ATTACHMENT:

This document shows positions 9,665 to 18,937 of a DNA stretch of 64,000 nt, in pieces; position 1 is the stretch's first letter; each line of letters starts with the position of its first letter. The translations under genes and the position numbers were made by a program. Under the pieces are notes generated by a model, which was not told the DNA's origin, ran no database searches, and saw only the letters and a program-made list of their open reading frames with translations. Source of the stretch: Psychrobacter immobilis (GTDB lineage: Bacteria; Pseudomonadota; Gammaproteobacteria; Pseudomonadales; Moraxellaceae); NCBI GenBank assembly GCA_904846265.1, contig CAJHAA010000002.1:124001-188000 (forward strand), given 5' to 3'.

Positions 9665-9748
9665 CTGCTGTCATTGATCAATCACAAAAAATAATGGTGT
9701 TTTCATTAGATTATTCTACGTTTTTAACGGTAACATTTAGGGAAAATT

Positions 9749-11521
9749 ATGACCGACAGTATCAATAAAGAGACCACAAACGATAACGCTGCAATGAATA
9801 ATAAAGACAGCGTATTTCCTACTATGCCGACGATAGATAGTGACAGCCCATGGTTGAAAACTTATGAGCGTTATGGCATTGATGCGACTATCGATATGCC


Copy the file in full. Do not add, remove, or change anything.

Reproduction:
This document shows positions 9,665 to 18,937 of a DNA stretch of 64,000 nt, in pieces; position 1 is the stretch's first letter; each line of letters starts with the position of its first letter. The translations under genes and the position numbers were made by a program. Under the pieces are notes generated by a model, which was not told the DNA's origin, ran no database searches, and saw only the letters and a program-made list of their open reading frames with translations. Source of the stretch: Psychrobacter immobilis (GTDB lineage: Bacteria; Pseudomonadota; Gammaproteobacteria; Pseudomonadales; Moraxellaceae); NCBI GenBank assembly GCA_904846265.1, contig CAJHAA010000002.1:124001-188000 (forward strand), given 5' to 3'.

Positions 9665-9748
9665 CTGCTGTCATTGATCAATCACAAAAAATAATGGTGT
9701 TTTCATTAGATTATTCTACGTTTTTAACGGTAACATTTAGGGAAAATT

Positions 9749-11521
9749 ATGACCGACAGTATCAATAAAGAGACCACAAACGATAACGCTGCAATGAATA
9801 ATAAAGACAGCGTATTTCCTACTATGCCGACGATAGATAGTGACAGCCCATGGTTGAAAACTTATGAGCGTTATGGCATTGATGCGACTATCGATATGCC